After 18 seasons, a final 'Star Spangled Banner'

At the start of the very first Ravens game, back in Memorial Stadium, a recent graduate of Morgan State University stepped forward to sing the national anthem, burnishing the words with his velvety baritone.

Since then, through good seasons and bad, Mishael Miller has sung "The Star-Spangled Banner" at nearly every home game. His voice has become a part of the experience of attending a Ravens game — something as authentically Baltimore as the plush purple seats and the song itself, which was, of course, written here.


On Sunday, Miller will lift his voice one last time in Ravens M&T Bank Stadium. After 18 seasons, he is moving on, heading south to Birmingham, where he will become the pastor of a congregation.

"It's a very emotional time for me," said Miller, whose voice is nearly as sonorous when speaking as singing. "I have a lot of memories behind me."


Although Miller has not personally met the members of the team, they, as well as their fans, feel a personal connection to him.

"Man, he's awesome," Ravens kicker Justin Tucker — himself an opera singer — said of Miller this week. "It's hard not to get a little jacked up when he's doing the "Star-Spangled Banner" before the game and all the fans come in and say 'O.' It's a pretty cool thing to be part of."

Coach John Harbaugh praised Miller's "phenomenal efforts."

"I think the world of him," Harbaugh said. "It's been an honor standing on the sideline when he sings the national anthem."


Fans, many of whom took to Twitter and Facebook to express sadness at Miller's departure, said the singer's rendition had become the definitive version of the anthem for them.

"I pay more attention to the lyrics when he sings it," said Kelly Connelly, 40, a nonprofit worker who lives in Charles Village. "There's an understated power about the way he sings it, so it's really about the song."

As a season ticket holder since the team's inception, Cheryl Goodell, 68, a retired substitute teacher from Fallston, has heard most of Miller's 180-some performances at home games.

"It makes me feel so patriotic," Goodell said. "I put my hand over my heart and my husband takes off his hat."

Goodell said she sometimes travels to watch Ravens games on the road, and Miller trumps most of the singers in other stadiums.

He was even better, she said, than Zendaya, the Disney Channel starlette who sang the anthem last month, one of the rare home games at which Miller did not sing.

That Miller would have sung for crowds of tens of thousands for seventeen years, would surprise those who saw him sing publicly for the first time as a small child, in front of the congregation in Philadelphia in which he was raised. He cried.

Afterwards, Miller recalled, his father asked him why he was frightened in front of a crowd when he sang so beautifully at home. A short time later, Miller and his sister sung a duet, "Up Where We Belong," and he began to understand he had a gift for public performances.

He sang in high school and as soloist for the Morgan State Choir. It was his former choir director there who recommended that Miller sing at that first game at Memorial Stadium.

Kevin Byrne, senior vice president of the Ravens, said the team leadership quickly decided that they wanted Miller to sing at each home game.

"We wanted a singer who can bring the right amount of reverence to the song," he said. Miller's powerful voice and "ability to lift … the audience to the meaning of the words" made him a perfect choice, Byrne said.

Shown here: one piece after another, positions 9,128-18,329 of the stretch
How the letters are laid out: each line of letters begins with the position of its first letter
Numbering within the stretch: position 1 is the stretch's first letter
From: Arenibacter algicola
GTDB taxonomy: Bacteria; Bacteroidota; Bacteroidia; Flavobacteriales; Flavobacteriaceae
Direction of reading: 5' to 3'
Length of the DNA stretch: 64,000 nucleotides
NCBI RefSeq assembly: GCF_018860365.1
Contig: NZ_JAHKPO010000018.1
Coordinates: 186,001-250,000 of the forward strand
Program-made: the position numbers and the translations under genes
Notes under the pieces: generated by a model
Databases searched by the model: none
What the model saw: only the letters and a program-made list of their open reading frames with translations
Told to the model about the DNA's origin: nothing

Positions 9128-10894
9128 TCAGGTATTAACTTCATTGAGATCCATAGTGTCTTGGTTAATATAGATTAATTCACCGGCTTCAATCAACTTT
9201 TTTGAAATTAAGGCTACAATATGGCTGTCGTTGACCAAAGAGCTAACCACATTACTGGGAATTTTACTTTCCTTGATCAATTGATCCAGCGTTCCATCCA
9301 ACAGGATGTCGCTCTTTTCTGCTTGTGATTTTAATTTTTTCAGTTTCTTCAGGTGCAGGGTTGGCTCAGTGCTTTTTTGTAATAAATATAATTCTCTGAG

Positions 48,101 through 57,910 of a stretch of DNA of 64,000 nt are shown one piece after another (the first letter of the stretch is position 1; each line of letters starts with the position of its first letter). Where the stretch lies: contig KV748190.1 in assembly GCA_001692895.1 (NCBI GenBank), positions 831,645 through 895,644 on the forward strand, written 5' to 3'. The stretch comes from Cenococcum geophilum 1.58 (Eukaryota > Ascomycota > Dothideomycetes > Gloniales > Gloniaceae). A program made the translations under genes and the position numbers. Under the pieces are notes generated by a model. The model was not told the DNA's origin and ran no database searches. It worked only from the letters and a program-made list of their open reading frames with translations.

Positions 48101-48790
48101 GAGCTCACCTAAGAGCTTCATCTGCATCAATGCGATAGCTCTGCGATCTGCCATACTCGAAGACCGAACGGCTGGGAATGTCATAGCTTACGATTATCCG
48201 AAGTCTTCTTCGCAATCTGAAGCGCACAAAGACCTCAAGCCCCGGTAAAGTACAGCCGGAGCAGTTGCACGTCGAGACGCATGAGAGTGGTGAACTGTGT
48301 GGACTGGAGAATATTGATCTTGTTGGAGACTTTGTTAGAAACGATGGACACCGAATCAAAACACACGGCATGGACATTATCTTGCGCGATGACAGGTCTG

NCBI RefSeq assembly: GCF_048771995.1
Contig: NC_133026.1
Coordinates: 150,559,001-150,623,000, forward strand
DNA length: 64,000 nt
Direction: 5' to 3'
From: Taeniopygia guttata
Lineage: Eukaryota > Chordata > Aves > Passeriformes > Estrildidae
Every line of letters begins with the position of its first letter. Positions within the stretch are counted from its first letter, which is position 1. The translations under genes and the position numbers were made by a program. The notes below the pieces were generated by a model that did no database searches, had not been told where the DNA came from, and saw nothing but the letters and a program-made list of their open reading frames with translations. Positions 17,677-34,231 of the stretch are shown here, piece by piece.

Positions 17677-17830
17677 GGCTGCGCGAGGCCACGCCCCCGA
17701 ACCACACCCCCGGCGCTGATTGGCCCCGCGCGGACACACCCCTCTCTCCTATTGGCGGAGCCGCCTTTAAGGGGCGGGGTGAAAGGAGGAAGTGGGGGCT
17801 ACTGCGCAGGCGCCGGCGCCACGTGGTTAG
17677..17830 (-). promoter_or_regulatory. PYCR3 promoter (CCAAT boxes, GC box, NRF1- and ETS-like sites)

Miller said the first performances in front of such a vast crowd made him nervous, but, over time, he learned to focus on a clock or a flag rather than the sea of faces before him.

He sings in deeply resonant tones, his diction precise. His chest puffs out and his voice rumbles more richly as he sings, "the rocket's red glare, the bombs bursting in air," which, he says, is his favorite line.

"At that part of the song, there is a change in the range, and … a wonderful union of the melodic line and the right words," he said.

Miller honed a unique talent while singing at the games — the ability to stretch the song to fit the allotted time.

For some games, he must sing quickly, since the anthem must be over before the network broadcasts begin, Byrne said. At other times, Miller must linger over the words, elongating the song so that it lasts until planes fly over the stadium.

"Sometimes, he has to make it as quick as a minute and other times he needs to stretch it out as long as two minutes," Byrne said.

Miller has also had to sing the anthem in all sorts of weather, from the steamy heat of preseason games to snowy days later in the season. He's even managed to belt out the anthem while suffering from colds.

"While I might have felt horrible, on those occasions fans say, 'That was you best performance ever,'" he said.

On many Sundays, Miller's performance at the Ravens game is actually the third time he has sung for the day.

He sings at two morning services at the Pennsylvania Avenue AME Zion Church, where he served as minister of music from 1999 to 2009, and for the past four years as assistant pastor.

Now Miller, who is single, is about to lead Birmingham's Saint Luke AME Zion Church.

Boxes are stacked in his downtown apartment, and his heart is heavy with the thought of leaving the city that has been his home for the past quarter-century.

Byrne said the team plans to salute Miller at Sunday's game with a video tribute and the gift of a commemorative game ball. The Ravens have yet to determine how to find a successor, he said.

When asked who he thought should be chosen to sing, Miller said he was sure the right person would come forward.

"One thing I know is God has a plan and everything is going to be all right," he said.

Baltimore Sun reporter Aaron Wilson contributed to this article.